See generally Jim Zemlin, The Next Battleground for Open Source is Your Car, Wired (Oct. 12, 2012, 9:30 AM), https://www.wired.com/2012/10/automakers-become-software-makers-the-next-battle-between-open-and-closed/.
Data is valuable. The open-source software arguably allows, by a crowd-sourced peer-review process, one to discover source code defects, but it can also be susceptible to a less advanced crowd of reviews, which welcome security risks.
Recent technological advances in automobiles also consume and store even more information than ever before. BMW, for an example, has in-car sensors that can detect whether a child is in the vehicle. It is helpful to think of the car personified to understand how it manages its information. The car ‘learns’ it has a child in the car and can help increase its safety by ‘communicating’ with other vehicles on the road. The car may also share this information with other merchants in the area by accessing their devices so they can direct child-centric advertising to the parents in the car.36
But see, Latanya Sweeney, Discrimination in Online Ad Delivery Data Privacy Lab (Jan. 28, 2013), http://dataprivacylab.org/projects/onlineads/1071-1.pdf (explaining the downside to advertising can be that web searches involving black-identifying names (e.g., “Jermaine”) were more likely to display ads with the word “arrest” in them than searches with white-identifying names (e.g., “Geoffrey”). This research was not able to determine exactly why a racially biased result occurred, recognizing that ad display is algorithmically generated based on a number of variables and decision processes.
While sharing information, the car can also ‘speak’ to the passenger by consistently providing and storing information like directions and contacts from the passenger’s phone to communicate and navigate.37
Ellen P. Goodman Self-Driving Cars: Overlooking Data Privacy is a Car Crash Waiting to Happen, The Guardian (June 8, 2016), https://www.theguardian.com/technology/2016/jun/08/self-driving-car-legislation-drones-data-security; Andy Sharman, BMW Sounds Alarm Over Tech Companies Seeking Connected Car Data, Financial Times (Jan. 14, 2015), https://www.ft.com/content/685fe610-9ba6-11e4-950f-00144feabdc0#axzzE=3P MmNVHKX.
Now, a car can also ‘communicate’ with the driver’s home. All of a sudden, there is a lot more a car can do than just transport.
In the example above, the car was able to share information with a third-party in order for this party to better target its users. 38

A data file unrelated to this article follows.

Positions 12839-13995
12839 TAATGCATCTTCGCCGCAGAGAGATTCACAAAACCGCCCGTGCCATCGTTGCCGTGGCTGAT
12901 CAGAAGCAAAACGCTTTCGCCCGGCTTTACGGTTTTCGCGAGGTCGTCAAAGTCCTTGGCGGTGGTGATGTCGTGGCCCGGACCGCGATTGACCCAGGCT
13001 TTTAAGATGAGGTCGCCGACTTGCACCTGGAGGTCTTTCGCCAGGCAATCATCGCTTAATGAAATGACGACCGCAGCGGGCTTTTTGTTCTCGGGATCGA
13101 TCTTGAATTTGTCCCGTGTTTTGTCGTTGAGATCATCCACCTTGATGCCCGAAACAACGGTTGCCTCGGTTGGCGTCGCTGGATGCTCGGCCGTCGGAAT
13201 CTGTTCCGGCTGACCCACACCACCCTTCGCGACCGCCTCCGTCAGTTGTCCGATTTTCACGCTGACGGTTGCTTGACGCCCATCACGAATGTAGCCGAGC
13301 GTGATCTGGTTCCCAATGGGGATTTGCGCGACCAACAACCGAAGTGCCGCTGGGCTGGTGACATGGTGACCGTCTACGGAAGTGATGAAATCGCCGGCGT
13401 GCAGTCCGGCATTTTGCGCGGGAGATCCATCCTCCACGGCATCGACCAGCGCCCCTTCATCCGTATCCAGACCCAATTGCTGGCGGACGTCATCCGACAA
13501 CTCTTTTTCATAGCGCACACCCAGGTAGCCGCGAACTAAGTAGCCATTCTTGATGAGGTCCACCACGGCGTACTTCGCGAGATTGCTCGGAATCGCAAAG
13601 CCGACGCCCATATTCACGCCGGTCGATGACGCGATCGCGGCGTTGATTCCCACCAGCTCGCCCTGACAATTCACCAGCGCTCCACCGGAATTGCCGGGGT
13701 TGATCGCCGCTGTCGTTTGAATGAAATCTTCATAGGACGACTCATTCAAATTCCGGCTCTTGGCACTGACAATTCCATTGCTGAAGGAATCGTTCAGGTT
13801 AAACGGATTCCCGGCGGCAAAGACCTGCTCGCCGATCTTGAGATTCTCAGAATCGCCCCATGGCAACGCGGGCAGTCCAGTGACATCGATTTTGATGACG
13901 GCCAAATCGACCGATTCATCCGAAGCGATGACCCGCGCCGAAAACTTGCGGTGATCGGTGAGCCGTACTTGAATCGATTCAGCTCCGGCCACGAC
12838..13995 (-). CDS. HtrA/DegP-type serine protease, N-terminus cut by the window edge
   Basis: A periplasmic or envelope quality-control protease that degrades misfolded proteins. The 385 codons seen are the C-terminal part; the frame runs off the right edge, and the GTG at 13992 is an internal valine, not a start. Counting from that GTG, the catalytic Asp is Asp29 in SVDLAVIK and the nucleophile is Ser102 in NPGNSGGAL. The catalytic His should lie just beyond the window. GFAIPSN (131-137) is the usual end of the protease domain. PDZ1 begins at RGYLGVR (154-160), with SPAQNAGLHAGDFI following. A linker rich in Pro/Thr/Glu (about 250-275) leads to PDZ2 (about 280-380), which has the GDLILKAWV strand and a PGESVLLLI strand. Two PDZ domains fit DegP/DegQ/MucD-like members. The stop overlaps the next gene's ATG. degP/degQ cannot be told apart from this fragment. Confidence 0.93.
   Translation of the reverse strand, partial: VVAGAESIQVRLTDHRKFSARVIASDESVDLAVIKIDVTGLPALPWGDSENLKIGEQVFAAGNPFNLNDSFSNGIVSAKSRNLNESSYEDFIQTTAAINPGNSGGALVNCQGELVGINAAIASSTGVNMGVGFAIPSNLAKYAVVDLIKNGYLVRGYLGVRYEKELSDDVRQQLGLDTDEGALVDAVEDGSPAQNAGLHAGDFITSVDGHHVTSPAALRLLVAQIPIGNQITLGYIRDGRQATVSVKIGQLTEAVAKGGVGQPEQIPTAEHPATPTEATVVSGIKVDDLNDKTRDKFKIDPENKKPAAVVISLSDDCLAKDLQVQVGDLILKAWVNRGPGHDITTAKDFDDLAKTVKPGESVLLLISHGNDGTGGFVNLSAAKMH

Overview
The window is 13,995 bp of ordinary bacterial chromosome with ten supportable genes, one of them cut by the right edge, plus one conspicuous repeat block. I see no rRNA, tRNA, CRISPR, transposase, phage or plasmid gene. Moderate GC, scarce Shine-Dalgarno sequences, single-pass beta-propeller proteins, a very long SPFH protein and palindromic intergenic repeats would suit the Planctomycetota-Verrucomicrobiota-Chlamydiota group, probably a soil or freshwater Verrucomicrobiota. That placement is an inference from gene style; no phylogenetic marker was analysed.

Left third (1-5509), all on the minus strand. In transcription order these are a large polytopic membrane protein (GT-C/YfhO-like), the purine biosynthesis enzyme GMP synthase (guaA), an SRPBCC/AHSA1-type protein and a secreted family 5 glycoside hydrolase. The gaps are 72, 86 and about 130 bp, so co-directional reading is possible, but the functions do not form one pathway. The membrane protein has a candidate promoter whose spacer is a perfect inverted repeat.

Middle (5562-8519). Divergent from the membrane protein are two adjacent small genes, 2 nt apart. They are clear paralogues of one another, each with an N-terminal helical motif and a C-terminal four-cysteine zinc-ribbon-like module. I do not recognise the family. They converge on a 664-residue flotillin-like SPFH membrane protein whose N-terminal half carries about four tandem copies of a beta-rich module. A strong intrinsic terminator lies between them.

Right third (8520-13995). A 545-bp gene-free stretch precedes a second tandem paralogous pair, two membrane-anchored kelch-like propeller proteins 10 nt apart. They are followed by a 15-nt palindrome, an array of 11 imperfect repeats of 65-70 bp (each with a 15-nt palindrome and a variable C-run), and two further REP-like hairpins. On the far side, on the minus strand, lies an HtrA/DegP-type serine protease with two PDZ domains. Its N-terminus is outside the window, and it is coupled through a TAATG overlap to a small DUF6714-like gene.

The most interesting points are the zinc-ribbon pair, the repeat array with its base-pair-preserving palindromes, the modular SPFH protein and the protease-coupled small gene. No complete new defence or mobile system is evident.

See e.g., Services DataSift http://datasift.com/ (sifts through consumer data for companies like Facebook and Twitter to better target advertising).
First, the user supplies information to an application that also tracks their location, i.e. a vehicle now has this capability, then that application uses a third-party to sift through the user data, then this data is usually supplied to merchants to match with the appropriate consumer. 39
The user is most likely unaware of this exchange and has not seen the information supplied.40
Prepared Statement of the FTC May 9, 2012, supra note 16. See alsoPrepared Statement of the FTC, Identity Theft: Recent Developments Involving the Security of Sensitive Consumer Information: Hearing Before the S. Comm. on Banking, Housing, and Urban Affairs, 109th Cong. (Mar. 10, 2005), available at https://www.ftc.gov/os/testimony/050310idtheft.pdf; see also FTC Workshop, The Information Marketplace: Merging & Exchanging Consumer Data (Mar. 13, 2001), available at https://www.ftc.gov/news-events/events-calendar/2001/03/information-marketplace-merging-exchanging-consumer-data; FTC Workshop, Information Flows: The Costs and Benefits to Consumers and Businesses of the Collection and Use of Consumer Information (June 18, 2003), available at https://www.ftc.gov/news-events/events-calendar/2003/06/ information-flows-costs-benefits-related-collection-use-consumer.
To mimic an application on one’s phone, the car makes a record of its many interactions with the consumer, some of which contain intimate personal information known to a user, but some do not. In the course of ordinary activities like entering a destination into the car’s GPS
system, users also unknowingly emit lots of “digital exhaust,” or trace data, that leave behind fragmentary bits of information, such as geographical coordinates of a cell phone transmission or an IP address in a server log.41
Exec. Office Of The President, Big Data: Seizing Opportunities, Preserving Values, supra note 27 at 34.
How this information is stored may present an avenue for a security breach depending on how a company manages its data storage.
Before explaining how a vehicle stores its user’s information, it is helpful to understand, on a technical level, how it obtains this information. A vehicle obtains user information through its method of ‘communicating’. There are generally two types of communications that car manufacturers install.42